Eventually we gave up on the shiners and went back to flipping.
My favorite flipping bait on Istokpoga is a Zoom Baby Brush Hog in black/blue tail.
I've used this plastic bait for years and on lakes like Istokpoga and Walk-in-Water, it's always produced great results.
But I was anxious to use Joe Medlock's three-quarter-ounce jig, having read about it a number of times in national fishing publications.
The weight of the jig is perfect for getting back into the really tough spots and dropping it into holes in the reeds and hydrilla.
It was later in the day, around 2 p.m., so I knew if there were any bass to be found they'd be deep in the reeds looking for shade.
After about 30 minutes I was rewarded with a solid tap and as I swung the rod tip up, I could tell this was a big fish.
The water exploded twenty feet into the reeds and within seconds the fish had conveniently wrapped herself around something and the only way I was going to see this fish was to go in after her.
I put the electric motor on high and as I held my rod tip high and maintained pressure on the fish, she exploded again in less than two feet of water so I knew she was still on my hook.
Getting through the maze of reeds, as many of you know, is not only hard, but once inside, the bugs are everywhere!
As I neared the area where the bass had last exposed herself, all was quiet.
Net in hand, I didn't need it.
I could see my jig wrapped numerous times around a dozen stalks with nothing on the hook but my brush hog.
As is often the case, the big bass was gone.
Located in Polk County, this lake is one of my favorites.
Every day I walk past the 11-pounder hanging on my office wall and it reminds me of all the big bass I've caught on this incredible lake.
Unlike years ago - before the hurricanes - hydrilla is hard to find, but there are plenty of reeds and a few lily pads providing excellent cover for bass.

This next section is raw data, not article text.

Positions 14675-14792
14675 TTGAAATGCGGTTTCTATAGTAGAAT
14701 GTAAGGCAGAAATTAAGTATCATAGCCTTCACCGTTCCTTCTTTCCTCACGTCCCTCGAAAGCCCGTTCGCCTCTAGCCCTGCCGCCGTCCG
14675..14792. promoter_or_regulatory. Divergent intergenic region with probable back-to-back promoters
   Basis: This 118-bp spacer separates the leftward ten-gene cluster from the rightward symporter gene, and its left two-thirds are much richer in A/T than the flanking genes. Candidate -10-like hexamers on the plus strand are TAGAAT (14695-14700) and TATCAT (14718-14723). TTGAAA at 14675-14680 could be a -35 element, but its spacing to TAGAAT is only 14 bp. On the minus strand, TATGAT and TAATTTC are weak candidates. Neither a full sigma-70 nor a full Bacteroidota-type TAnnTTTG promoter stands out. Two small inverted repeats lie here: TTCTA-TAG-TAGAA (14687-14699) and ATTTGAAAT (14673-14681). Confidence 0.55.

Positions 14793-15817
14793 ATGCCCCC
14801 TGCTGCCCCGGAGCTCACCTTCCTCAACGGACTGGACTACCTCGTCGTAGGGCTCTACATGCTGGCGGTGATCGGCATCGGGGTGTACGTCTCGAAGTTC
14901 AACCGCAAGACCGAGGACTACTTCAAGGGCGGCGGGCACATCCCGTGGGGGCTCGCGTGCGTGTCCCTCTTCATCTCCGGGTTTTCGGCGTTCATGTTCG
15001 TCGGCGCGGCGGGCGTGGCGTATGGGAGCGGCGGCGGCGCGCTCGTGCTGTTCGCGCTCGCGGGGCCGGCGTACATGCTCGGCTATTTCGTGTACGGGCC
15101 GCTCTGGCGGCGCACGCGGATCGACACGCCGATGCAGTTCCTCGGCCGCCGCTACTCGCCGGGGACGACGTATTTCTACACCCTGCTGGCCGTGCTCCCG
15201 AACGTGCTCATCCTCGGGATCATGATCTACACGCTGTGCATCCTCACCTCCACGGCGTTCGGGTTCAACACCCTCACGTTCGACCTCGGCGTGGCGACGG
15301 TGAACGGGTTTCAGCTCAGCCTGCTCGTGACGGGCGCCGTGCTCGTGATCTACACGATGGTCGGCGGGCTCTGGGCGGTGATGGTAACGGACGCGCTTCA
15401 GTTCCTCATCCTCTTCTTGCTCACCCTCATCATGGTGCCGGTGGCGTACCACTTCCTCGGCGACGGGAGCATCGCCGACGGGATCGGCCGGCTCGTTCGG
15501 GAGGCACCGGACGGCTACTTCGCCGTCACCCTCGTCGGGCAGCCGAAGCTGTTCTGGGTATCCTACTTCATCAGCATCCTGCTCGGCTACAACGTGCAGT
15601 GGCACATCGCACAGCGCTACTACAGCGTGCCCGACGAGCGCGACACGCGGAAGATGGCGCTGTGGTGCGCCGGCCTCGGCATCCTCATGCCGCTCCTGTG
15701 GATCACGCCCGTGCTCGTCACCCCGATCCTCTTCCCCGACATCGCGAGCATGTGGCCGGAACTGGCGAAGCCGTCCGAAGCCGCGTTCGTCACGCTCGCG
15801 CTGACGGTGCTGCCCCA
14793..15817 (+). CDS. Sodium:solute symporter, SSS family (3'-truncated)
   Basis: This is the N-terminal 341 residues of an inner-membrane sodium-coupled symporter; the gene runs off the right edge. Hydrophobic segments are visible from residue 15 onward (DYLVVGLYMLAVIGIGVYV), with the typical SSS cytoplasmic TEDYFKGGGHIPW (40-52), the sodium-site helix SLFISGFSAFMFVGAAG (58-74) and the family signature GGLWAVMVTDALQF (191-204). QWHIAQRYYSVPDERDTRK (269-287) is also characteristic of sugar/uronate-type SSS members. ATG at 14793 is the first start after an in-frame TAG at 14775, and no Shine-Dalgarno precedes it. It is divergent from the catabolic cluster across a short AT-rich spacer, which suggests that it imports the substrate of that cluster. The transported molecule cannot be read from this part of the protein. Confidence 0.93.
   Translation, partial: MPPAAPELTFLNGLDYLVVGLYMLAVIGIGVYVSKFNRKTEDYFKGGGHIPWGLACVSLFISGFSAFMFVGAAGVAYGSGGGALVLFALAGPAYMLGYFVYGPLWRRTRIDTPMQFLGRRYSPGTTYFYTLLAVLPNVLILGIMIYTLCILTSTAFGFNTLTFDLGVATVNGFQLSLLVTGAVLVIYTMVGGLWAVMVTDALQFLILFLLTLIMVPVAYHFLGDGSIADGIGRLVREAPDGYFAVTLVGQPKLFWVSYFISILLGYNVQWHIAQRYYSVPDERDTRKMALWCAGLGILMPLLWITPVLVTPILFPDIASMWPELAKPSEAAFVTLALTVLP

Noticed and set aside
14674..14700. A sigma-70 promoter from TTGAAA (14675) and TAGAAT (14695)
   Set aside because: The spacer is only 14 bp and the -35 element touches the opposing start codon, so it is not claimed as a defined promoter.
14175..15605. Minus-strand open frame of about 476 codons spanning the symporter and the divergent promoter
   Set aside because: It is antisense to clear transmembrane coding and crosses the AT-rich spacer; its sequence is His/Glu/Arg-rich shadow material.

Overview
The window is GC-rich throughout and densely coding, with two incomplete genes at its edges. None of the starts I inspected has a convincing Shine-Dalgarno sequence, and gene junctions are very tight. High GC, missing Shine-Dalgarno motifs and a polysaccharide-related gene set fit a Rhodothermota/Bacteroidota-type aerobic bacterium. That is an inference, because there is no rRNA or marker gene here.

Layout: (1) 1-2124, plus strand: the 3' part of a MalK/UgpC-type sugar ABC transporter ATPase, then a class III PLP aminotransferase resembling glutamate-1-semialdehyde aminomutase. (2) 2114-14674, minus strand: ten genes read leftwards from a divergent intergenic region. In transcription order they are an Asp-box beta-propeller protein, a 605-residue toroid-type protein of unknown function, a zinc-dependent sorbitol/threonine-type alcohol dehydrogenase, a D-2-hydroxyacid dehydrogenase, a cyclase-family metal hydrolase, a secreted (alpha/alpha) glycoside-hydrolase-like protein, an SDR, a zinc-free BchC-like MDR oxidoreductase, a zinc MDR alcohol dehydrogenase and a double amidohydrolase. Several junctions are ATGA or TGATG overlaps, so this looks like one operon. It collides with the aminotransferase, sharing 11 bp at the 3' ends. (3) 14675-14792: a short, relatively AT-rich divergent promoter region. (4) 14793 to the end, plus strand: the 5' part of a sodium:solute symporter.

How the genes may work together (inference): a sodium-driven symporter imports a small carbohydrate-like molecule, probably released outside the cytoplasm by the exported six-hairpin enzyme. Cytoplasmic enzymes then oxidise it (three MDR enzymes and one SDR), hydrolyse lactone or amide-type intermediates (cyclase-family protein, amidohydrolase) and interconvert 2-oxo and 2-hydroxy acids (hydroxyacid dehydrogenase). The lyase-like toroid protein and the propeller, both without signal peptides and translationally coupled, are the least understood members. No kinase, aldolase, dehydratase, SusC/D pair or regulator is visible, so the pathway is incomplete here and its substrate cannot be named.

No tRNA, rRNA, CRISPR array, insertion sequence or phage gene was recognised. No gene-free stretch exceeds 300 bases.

There are reeds surrounding most of the lake but they're in pretty shallow water.
But there are four or five little reed islands on the north and east side of the lake in 3-5 feet of water that are perfect for flipping.
I was on the lake Sunday and again on Tuesday of this past week and with the exception of a few pleasure boaters, saw only one fisherman on the lake.
Both trips proved to be action-packed with plenty of small 1-2 pound fish savagely striking our plastic baits in the reeds.
Later in the day we found some matted grass in 8-9 feet of water and picked up some larger fish on Carolina rigs and Johnson spoons.
On both trips, the lake was like glass.
Not a whisper of wind and with the 90-plus temperatures, it was tough to stay out much past noon.
The biggest fish in two days was just under three pounds, but we caught dozens of 1-2 pound fish as we circled the lake.
Many of you may have read the recent articles on Adrian Echols, the 10-year old fishing phenom and his grandfather Dan.
Young Adrian, or "Louie" as he likes to be called, has caught over 20 bass in the 10-pound plus category, with a 14-pounder currently holding the number one spot.
He was also recently featured on the cover of the Highlands County Fishing Guide unveiled last week to the public.
Dan Nichols sent me an email and after exchanging emails Monday morning, I stopped over to meet him and his grandson.
After 30 minutes of exchanging stories about big bass, I invited Dan and Louie to join me Friday on a trip to Lake Walk-in-Water.
Look for my column next week, as I learn from a 10-year old how to catch the really big ones.
Don Norton is a professional tournament bass fisherman, bass fishing guide, and custom rod builder. He has also taught a few fishing classes at the South Florida Community College. He lives in the Golf Hammock area of Sebring with his wife Lexie and is the owner of a custom rod building company appropriately named " The American Fisherman". He can be reached at 330-635-6682 or by email at firstname.lastname@example.org. His website address is theamericanfisherman.com